Some artists burst onto the scene early in their career with solo work that helps define their creative sound and opens up doors to more lucrative work with other musicians. For Michigan artist Anna Burch, however, the path to creative agency in her songwriting has been a long and culminating journey.
Burch has performed in several Michigan bands since she was 18 years old, for over a decade now. From contributing backing vocals to folk band Frontier Ruckus to co-fronting the more recent project Failed Flowers, her talents have been actively involved in the state’s indie music scene.
Now with her first solo album, “Quit the Curse,” Burch seems poised to prove her voice is worth being heard front and center instead of being relegated to the supporting roles that have previously defined her touring career.
“Quit the Curse” is a deceptively mellow album. The warm and gently submersing instrumentals coupled with Burch’s smooth and lulling vocal harmonies hide lyrics rife with anxiety, self-doubt, and bitter anecdotes from the artist’s personal life. This is a deeply personal album – the ever-present and dominating pronoun “I” does battle against past lovers, childhood trauma and the artist’s own personal insecurities.
On “2 Cool 2 Care,” Burch laments the indifference and rejection of an ex as she grapples with how best to define what she wants from the relationship.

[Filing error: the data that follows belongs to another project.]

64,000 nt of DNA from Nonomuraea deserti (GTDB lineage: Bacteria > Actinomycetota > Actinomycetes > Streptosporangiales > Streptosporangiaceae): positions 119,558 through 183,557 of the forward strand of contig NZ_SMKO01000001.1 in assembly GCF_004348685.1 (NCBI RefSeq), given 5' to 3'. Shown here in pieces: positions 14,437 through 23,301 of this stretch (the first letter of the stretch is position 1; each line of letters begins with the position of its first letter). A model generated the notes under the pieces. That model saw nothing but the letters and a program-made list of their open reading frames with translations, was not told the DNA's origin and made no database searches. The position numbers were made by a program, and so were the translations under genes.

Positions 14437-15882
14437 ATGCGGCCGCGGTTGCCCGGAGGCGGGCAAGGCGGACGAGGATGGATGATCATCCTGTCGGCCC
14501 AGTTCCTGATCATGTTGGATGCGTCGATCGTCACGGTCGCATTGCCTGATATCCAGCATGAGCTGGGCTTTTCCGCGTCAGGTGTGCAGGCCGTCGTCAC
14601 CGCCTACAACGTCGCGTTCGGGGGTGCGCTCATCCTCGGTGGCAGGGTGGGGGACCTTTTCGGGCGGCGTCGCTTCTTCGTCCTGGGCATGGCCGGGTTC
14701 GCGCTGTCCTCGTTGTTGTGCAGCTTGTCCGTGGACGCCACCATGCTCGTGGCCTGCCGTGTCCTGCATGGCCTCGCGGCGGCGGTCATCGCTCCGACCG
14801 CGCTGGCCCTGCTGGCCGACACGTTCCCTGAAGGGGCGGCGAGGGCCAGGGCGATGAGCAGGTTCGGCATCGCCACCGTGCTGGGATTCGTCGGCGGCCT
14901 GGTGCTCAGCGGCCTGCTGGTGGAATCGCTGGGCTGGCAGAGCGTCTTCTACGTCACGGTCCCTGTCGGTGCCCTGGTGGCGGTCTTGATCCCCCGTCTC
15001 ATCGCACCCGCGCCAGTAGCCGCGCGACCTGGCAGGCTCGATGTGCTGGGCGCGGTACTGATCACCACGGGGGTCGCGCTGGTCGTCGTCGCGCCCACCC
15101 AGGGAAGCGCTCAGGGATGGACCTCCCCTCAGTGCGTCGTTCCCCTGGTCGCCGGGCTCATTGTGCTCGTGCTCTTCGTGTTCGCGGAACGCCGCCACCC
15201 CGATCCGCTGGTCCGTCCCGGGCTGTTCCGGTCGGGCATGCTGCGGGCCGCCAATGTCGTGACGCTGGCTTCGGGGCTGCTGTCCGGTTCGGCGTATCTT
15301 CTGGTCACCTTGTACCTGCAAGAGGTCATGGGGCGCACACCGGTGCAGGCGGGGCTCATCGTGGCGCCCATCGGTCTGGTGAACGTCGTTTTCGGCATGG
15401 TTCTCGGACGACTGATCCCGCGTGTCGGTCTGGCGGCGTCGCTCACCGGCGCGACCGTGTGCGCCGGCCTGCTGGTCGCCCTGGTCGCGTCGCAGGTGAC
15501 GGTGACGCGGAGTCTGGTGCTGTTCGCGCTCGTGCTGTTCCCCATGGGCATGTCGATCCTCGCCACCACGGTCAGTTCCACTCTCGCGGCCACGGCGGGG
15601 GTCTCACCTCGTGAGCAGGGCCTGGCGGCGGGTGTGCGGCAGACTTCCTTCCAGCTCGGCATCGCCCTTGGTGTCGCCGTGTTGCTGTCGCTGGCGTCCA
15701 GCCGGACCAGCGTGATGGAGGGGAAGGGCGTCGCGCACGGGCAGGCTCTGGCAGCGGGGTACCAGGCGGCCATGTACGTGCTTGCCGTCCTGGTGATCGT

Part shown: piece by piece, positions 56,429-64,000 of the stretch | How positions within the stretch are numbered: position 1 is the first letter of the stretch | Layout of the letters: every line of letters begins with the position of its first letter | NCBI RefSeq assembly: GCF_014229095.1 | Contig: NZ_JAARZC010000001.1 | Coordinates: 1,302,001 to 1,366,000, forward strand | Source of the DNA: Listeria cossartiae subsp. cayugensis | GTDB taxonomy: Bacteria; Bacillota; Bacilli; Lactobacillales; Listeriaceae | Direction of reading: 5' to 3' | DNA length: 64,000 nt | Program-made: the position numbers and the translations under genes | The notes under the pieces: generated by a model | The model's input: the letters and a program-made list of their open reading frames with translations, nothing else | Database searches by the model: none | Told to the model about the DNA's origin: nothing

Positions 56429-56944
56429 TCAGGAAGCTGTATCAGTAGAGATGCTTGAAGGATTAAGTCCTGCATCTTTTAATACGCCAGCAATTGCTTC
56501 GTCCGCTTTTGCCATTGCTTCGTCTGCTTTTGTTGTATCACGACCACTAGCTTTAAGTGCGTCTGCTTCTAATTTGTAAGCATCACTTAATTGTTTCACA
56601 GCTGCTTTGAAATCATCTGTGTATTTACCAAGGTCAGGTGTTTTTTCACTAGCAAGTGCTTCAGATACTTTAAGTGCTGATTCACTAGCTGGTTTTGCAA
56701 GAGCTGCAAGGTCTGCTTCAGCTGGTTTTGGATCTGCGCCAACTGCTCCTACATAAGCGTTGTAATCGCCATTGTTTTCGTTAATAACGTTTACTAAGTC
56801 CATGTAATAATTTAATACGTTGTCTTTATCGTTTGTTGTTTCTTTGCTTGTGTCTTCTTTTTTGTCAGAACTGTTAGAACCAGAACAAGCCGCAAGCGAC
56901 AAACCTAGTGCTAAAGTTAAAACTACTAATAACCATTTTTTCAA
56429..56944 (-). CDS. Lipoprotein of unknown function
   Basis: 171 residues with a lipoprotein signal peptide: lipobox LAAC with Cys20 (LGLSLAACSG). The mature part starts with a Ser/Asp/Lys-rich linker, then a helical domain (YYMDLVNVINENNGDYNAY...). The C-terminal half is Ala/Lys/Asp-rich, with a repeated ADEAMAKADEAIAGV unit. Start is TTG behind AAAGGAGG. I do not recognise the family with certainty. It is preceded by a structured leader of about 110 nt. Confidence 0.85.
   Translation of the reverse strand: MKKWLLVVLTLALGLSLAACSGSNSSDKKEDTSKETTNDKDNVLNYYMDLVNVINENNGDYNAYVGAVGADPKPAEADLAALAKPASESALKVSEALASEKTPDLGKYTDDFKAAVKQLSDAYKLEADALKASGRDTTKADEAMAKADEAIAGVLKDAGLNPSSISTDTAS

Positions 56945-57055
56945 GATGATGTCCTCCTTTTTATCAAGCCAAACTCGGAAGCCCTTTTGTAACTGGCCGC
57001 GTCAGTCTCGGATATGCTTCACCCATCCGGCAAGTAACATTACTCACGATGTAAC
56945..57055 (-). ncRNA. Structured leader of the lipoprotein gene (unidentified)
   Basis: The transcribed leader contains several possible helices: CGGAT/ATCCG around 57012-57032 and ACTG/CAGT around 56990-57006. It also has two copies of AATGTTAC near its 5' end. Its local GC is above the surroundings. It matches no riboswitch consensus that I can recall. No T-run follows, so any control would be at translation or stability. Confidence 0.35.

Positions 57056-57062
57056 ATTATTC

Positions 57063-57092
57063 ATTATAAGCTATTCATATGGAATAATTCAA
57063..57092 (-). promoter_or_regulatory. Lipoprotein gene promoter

“Did I freak you out? Oh what’s that about? Tell me. / From what I can see reciprocity is boring, but I’m / tired of unrequited love stories,” Burch sings monotonously, conjuring up feelings of bewilderment, anxiety and denial about a relationship that remains irritatingly elusive and unfixable.
This theme of unattainable connection and deadened romance continues in “Tea-Soaked Letter,” a song that showcases Burch’s consuming desire to be taken seriously, an inability to fake her emotions and a desire for genuine communication.
There is an undercurrent of paranoia that cuts through the slow and sweet riffs of “Quit the Curse.” Burch looks inward in an effort to formulate a response to her frustrating personal relationships and projects that dread and feeling of unease onto her interactions with others.
“Asking 4 a Friend” contains some of the most infectious hooks on the album, buoyantly carrying a dark tale of drug use, in which Burch’s perceived disconnection from her friend exposes the fear she has of transparency and vulnerability.
“You’re not sentimental, but I’ve seen you cry / In the hotel room when we’re high / So why do I feel so exposed? / When I’m the one who’s more composed,” Burch sings.
Doom and gloom is not the sole mantra of this album, and the lyrical content of the nine songs swings wildly among the artist’s varied emotions as she struggles to find her identity amidst a sea of solipsistic stories.
“Self-destruction is so played out / So is self-pity and self-doubt / Let’s try to be OK,” Burch sings on “What I Want,” a hopeful and upbeat song that seems to rail against the anxiety pervading previous songs on the album.
It is difficult to define the mood conveyed by an album so contradictory. Smooth and sugar-coated, Burch’s even-toned singing voice lulls the listener into a sense of security that her lyrics largely lack. One thing is for certain, though – Anna Burch has proven she has a lot to say as an artist, in all the messy, constructive lyricism of a newly forming identity.
Rating: B+ Smooth vocal harmonies craft a dark and compelling tale of anxiety.